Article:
Depression during pregnancy rises in a generation

July 18, 2018, University of Bristol
Credit: CC0 Public Domain

Anxiety and depressive symptoms during pregnancy have risen by 51 per cent within a generation according to findings from a major study by the University of Bristol published last week [Friday 13 July].

Using unique data from two generations who took part in Bristol's Children of the 90s longitudinal study, researchers examined responses to questions completed by the women during pregnancy to compare levels of more than 20 years apart.

Looking at the responses of 2,390 of the original women who were recruited to the study in the early 1990s and then 180 of their daughter's generation who became pregnant by the age of 24, researchers found that having high depressive symptoms was 51 per cent more common in the current generation. Today 25 per cent of young mums have high depressive symptoms compared to 17 per cent in the 1990s according to the research published by JAMA Network Open.

If their mother was depressed in pregnancy, daughters were also more than three times as likely to be depressed in their pregnancy.

It is the first time that scientists have been able to compare mental symptoms in pregnancy across generations and marks the beginnings of a new wave of health and social policy research that is planned using data from three generations.

This has been made possible by the unique data available in the Children of the 90s study and funding from the Medical Research Council, Wellcome Trust, National Institute for Health Research, European Research Council and US National Institutes of Health.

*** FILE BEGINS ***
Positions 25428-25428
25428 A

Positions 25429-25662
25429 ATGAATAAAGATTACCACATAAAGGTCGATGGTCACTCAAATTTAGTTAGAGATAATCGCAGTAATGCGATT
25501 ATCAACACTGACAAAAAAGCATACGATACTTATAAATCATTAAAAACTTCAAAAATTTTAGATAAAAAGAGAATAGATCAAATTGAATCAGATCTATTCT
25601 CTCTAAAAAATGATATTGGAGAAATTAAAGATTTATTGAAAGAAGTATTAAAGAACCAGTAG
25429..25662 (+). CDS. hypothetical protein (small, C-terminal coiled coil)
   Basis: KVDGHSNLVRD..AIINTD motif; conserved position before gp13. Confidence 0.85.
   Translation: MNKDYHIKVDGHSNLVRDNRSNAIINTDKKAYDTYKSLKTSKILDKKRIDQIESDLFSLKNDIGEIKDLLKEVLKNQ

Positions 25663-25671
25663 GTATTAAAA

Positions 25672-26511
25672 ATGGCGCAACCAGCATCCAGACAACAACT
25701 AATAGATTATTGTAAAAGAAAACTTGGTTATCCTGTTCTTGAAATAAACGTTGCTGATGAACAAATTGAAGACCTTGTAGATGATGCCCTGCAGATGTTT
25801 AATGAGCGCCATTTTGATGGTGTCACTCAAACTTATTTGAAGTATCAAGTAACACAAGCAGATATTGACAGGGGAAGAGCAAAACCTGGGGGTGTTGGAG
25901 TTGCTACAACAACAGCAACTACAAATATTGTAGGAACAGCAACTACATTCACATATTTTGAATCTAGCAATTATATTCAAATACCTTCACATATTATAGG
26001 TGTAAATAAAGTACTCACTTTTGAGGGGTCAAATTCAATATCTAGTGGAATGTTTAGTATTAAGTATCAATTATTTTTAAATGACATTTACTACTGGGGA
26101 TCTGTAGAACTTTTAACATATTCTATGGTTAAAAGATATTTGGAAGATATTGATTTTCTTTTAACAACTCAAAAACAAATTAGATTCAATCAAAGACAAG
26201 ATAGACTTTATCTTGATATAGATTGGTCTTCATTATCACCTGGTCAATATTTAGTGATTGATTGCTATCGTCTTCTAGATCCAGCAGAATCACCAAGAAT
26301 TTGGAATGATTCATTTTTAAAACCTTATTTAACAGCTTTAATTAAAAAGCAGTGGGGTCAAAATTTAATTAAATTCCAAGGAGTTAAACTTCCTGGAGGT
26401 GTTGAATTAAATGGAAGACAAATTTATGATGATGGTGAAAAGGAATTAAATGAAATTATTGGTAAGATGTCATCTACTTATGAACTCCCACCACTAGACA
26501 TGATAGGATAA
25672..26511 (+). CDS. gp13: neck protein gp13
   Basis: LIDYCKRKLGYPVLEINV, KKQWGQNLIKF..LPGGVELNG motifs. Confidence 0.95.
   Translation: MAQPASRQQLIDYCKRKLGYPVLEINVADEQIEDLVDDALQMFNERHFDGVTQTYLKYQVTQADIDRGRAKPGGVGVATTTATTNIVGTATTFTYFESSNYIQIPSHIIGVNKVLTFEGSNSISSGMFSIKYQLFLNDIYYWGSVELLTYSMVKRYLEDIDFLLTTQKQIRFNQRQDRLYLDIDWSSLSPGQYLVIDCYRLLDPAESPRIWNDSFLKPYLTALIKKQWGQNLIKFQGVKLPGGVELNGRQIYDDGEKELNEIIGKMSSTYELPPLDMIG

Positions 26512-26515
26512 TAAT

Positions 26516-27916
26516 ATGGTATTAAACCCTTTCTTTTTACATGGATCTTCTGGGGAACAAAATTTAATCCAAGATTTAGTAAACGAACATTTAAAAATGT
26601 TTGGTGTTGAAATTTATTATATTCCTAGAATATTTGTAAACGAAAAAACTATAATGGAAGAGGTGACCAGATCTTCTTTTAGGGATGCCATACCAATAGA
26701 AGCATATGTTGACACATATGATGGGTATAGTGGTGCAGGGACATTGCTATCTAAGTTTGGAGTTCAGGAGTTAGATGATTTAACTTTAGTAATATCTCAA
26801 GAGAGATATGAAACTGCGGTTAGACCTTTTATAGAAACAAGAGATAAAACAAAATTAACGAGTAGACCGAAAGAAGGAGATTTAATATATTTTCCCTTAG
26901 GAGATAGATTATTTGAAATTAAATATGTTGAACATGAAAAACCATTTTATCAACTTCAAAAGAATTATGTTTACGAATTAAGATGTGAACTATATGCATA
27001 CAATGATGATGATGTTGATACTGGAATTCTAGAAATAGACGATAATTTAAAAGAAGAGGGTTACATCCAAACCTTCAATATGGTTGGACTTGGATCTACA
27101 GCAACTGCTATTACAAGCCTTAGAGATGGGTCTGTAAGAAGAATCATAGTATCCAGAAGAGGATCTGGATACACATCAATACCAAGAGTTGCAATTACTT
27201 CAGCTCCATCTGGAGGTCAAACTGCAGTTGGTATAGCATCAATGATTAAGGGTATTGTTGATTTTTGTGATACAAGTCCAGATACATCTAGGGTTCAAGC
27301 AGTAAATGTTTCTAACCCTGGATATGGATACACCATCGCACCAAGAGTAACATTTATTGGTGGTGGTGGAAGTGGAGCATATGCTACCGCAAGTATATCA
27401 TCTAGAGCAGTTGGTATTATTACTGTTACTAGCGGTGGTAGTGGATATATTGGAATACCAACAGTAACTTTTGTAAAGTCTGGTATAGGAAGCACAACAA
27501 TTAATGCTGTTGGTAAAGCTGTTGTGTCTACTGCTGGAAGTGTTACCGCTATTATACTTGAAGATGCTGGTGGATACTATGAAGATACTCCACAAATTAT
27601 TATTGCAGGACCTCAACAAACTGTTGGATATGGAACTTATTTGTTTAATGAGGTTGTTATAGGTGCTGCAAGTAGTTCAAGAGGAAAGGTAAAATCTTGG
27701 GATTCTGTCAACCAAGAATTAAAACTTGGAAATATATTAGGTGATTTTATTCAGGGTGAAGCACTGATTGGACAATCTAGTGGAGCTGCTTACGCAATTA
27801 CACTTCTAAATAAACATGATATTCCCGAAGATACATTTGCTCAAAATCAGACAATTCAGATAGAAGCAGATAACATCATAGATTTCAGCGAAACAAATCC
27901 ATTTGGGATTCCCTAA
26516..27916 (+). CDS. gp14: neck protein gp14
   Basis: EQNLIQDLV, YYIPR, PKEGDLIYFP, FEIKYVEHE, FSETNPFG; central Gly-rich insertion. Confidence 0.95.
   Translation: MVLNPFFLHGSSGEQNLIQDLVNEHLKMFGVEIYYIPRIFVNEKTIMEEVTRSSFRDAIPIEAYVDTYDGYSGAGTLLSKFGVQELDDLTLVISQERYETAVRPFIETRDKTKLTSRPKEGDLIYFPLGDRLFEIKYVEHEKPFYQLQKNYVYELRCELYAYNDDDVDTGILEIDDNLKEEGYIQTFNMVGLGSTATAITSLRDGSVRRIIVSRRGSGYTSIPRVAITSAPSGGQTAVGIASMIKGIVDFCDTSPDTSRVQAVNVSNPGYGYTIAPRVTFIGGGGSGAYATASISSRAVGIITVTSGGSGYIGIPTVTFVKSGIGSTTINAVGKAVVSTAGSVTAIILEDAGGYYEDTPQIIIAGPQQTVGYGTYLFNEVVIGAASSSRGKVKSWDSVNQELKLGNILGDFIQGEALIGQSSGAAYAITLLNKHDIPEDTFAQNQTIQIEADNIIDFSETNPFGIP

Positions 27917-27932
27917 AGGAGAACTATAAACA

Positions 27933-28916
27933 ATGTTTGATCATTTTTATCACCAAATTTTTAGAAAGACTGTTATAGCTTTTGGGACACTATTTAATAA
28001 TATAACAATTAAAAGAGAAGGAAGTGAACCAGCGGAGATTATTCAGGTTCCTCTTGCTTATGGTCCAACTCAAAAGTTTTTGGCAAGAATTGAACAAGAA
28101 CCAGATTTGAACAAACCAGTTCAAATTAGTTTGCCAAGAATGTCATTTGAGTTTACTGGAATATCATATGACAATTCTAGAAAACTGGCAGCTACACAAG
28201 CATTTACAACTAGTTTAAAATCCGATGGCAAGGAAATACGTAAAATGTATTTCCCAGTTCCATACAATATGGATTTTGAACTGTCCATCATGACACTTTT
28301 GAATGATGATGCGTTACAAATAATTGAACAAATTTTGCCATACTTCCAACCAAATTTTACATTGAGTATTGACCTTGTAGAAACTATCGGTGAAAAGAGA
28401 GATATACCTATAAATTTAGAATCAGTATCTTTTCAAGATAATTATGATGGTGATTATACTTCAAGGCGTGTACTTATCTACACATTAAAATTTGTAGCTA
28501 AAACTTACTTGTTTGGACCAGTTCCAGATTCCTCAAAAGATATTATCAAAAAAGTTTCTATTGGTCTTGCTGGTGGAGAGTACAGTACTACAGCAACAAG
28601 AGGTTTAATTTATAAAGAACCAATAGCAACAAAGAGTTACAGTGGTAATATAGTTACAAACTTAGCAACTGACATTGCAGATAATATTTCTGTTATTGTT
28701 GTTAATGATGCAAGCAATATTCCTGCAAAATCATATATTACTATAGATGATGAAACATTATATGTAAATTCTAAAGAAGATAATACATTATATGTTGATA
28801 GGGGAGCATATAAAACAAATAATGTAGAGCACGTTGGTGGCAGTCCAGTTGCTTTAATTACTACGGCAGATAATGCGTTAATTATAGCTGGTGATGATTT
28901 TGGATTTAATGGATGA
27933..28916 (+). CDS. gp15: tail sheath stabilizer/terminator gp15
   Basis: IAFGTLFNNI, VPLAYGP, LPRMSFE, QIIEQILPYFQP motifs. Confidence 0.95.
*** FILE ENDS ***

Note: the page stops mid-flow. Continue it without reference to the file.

Dr. Rebecca Pearson, Lecturer in Psychiatric Epidemiology in the Bristol Medical School [PHS], commented: "Thanks to the Children of the 90s data we can now make valuable comparisons between generations on the experienced levels of . While there is a perception that mental health is rising, this may be due to greater awareness and less stigma. These new data give a more accurate picture of what our current population of young pregnant women are facing.

"Interestingly, however, the research shows that depression in today's young women may be driven by rises in feeling overwhelmed and stress rather than feelings of being down and flat.

"Given that depression in pregnancy has substantial impact to both mother and child this is of key importance for health services. Our next steps will use this resource to look at the consequences of maternal depression on the 2nd generation from the Children of the 90s once they are born. Currently we have parents and their babies set up with head camera technology at home to more closely and realistically examine interactions between parents and babies and how these are influenced by ."

Professor Deborah Lawlor, Principal Investigator for the Children of the Children of the 90s study, added: "We are so thankful to the families that have contributed to this unique study for nearly 30 years. This is a truly unique resource, which places Bristol firmly on the worldwide map as leaders of this kind of population health science research. As we continue to recruit more participants into the study we will be able to better understand how health and wellbeing are passed on down the generations and how to improve the health of future generations."

Clare Dolman, Vice Chair of the Maternal Mental Health Alliance, said: "This is an important piece of research from the University of Bristol on depression in showing that rates of depression have risen within a . It is vital now to go further and look at the possible causes of this increase to help devise interventions to break the intergenerational cycle."

Explore further: Is depression during pregnancy on the rise?